On Aug. 22, 2013, Toakase Tukutau was about to hit the rugby field at Kansas State University in Manhattan, Kansas, where she was awaiting acceptance. She was plugged into her music and getting ready to play when her phone rang. That’s about the time her whole world came crashing down.
Her 19-year-old cousin had been shot and killed outside a convenience store in Utah.
“We had a pact that, no matter what, we were always going to be tight, always be in contact with each other, so it was a hard hit to our family,” says Tukutau, who goes by the nickname Kase (“kah-SAY”). “I had talked to him a month before and he was saying he was getting married, so it went from planning a wedding to planning a funeral.”
Tukutau immediately left Kansas, came back to her hometown of Tacoma, Washington, and lost control. She quit sports, started partying more, making bad choices and working dead-end jobs. She wasn’t happy.
Then she found the Majestics.
An all-women, full-tackle football team, the Seattle Majestics are part of a nonprofit league called the Women’s Football Alliance (WFA), which has teams across the United States, from Seattle to Dallas to Pittsburgh. Each year, Seattle’s women go head-to-head with teams from Tacoma, Everett and Portland, Oregon, as well as more far-flung places such as Salt Lake City, Utah, and San Diego, California.
The women playing for the Seattle Majestics don’t hold back. They go full force, and they hit as hard as men. They’ve gone undefeated for two years in a row. So far this year, their record is 2-0.
On a deeper level, though, the team is a tight-knit community, an outlet for players’ energy and a source of self-identity and pride. In a time when headlines shout about the damage football does to players’ brains and bodies, team members say the Seattle Majestics saves lives.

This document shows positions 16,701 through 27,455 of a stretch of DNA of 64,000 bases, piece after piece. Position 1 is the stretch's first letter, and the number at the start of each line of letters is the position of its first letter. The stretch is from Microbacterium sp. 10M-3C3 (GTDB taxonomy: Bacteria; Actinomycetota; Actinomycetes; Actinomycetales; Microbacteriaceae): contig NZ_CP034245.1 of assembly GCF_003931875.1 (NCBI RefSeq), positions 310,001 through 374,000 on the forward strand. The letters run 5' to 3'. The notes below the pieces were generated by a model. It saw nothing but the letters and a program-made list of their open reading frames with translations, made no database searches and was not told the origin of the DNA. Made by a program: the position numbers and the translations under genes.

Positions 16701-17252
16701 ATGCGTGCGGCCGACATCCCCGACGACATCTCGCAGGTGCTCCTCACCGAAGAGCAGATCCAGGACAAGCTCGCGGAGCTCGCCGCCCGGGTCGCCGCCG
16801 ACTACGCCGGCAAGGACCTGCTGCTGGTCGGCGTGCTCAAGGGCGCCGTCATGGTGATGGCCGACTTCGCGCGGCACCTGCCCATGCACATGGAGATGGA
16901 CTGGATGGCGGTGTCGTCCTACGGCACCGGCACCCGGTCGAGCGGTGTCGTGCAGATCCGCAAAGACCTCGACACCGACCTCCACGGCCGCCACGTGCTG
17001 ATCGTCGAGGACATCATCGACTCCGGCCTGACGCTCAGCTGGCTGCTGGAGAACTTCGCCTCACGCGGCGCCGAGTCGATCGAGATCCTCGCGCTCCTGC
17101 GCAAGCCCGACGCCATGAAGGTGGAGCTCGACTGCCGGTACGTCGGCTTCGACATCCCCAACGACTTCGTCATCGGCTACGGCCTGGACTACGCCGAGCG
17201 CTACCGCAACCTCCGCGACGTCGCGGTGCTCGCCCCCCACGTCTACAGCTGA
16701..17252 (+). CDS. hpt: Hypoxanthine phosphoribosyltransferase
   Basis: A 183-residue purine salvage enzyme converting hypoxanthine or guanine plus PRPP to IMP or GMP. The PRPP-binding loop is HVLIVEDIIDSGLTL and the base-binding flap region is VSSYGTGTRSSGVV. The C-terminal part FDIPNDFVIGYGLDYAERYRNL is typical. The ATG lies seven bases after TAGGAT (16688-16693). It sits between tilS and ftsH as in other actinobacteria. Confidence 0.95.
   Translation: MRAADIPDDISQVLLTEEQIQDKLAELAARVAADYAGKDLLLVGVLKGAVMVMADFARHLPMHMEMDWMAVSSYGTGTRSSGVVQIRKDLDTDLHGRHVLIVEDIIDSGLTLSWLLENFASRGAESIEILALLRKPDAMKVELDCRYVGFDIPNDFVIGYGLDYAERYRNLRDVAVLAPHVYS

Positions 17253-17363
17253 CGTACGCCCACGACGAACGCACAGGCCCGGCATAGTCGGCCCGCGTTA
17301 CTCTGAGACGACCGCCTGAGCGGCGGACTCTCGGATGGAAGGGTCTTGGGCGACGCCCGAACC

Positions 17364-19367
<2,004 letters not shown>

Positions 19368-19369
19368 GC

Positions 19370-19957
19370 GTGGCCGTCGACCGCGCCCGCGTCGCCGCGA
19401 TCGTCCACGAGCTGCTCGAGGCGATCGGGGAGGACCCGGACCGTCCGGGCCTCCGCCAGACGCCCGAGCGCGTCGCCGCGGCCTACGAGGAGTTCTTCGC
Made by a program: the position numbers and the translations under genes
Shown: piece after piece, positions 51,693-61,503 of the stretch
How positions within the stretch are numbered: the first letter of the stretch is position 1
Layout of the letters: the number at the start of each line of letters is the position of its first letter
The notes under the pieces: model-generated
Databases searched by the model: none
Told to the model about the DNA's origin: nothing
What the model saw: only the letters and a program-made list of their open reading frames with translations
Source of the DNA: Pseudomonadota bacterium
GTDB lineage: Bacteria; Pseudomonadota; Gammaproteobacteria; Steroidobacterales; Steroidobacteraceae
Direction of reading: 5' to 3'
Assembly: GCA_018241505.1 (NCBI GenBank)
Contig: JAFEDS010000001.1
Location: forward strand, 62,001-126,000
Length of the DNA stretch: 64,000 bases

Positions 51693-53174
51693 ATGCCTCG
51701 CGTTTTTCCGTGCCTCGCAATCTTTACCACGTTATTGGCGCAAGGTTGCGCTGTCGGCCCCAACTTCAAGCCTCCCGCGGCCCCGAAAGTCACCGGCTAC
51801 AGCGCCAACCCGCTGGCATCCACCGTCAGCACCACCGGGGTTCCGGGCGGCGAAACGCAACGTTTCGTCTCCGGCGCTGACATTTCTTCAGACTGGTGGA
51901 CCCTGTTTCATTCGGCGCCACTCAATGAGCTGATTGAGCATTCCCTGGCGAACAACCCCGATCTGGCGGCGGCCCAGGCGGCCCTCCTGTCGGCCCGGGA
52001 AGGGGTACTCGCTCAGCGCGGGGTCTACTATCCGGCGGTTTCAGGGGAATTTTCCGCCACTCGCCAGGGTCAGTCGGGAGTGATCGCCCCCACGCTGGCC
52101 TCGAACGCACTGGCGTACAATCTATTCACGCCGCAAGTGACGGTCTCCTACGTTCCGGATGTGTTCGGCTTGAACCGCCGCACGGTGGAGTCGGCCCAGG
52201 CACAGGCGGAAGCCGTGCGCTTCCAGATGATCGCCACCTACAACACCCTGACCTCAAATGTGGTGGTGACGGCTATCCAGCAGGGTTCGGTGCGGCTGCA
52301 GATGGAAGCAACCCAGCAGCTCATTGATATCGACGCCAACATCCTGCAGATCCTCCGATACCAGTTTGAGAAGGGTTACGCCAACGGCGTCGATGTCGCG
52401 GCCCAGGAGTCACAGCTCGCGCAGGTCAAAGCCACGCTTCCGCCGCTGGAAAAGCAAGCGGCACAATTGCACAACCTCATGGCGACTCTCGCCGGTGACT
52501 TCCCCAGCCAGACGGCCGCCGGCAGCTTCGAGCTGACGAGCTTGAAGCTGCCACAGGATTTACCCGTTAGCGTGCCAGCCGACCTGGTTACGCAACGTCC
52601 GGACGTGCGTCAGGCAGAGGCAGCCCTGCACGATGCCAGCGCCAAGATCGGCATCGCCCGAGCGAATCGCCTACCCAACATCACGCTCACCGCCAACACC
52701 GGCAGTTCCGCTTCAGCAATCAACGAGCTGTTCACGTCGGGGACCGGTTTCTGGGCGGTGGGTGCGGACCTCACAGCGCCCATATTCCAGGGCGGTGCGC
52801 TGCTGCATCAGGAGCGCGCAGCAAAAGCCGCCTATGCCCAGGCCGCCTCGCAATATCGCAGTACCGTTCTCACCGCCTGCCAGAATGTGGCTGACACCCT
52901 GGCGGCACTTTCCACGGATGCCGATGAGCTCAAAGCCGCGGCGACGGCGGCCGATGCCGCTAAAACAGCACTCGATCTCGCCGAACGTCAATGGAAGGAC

“When I found this football team, my life was in a dark dark place,” Tukutau says. “Football got me out.”
For Tukutau, joining the Majestics wasn’t a huge leap. She played for Lincoln High School in Tacoma all four years she was there. She was a starting player on the freshman team, then moved to junior varsity and eventually varsity.
There was no girls’ team; Tukutau played defensive line with the boys. And with her football pads and helmet on, she was mistaken for a guy more times than she can count. She’s Tongan, 5-foot-8 and rock solid, with long, dark, curly hair that sticks out of her helmet. She says her tough-looking exterior makes other teams scared of her.
But when she talks football, there is a gentler tone to her voice.
“Playing football is kind of like my air,” she says. “It’s more than an adrenaline rush to me, more than love for the sport, it’s life, and I can’t really explain the happiness that fills my heart when I’m playing.”
In 2014, the Majestics named Tukutau Rookie of the Year, and she was selected for the Women’s Football Alliance All-American team for her work on the line. Last year, she was picked for the All-American team again.
Outside of football, she is also doing better. On March 25, she graduated from the training program Apprenticeship & Non-Traditional Employment for Women (ANEW), which she found through Majestics teammates. She will pursue a career in carpentry.
Tukutau isn’t the only one whose life has been transformed on the gridiron.
Rebecca Samuelson had just moved to Seattle when she left an abusive relationship and lost her grandmother. “Everything was terrible,” Samuelson says. “I went down this YouTube rabbit hole one night, when the Seattle Majestics popped up as a ‘video you might enjoy next.’”
She spent the entire night absorbing everything she could find about the team (which wasn’t much) and realized that the final training camp of the season was the next week. So Samuelson left her comfortable 10-block bubble and drove to Kent from downtown Seattle.
“It was horrible,” she says. “I showed up with my softball cleats, it was freezing cold and one of the veterans knocked me on my butt. I almost didn’t come back.”
Samuelson, with her blonde hair, blue eyes and bubbly personality, doesn’t look like your typical football player. But today, on top of 55- to 60-hour weeks as a technical marketing manager at Galvanize, she spends about 14 hours working and playing for the Majestics as a defensive end. “Despite the drive in rush hour, despite not getting home until 11 and feeling like I’ve been hit by a truck, it’s weirdly worth it,” she says.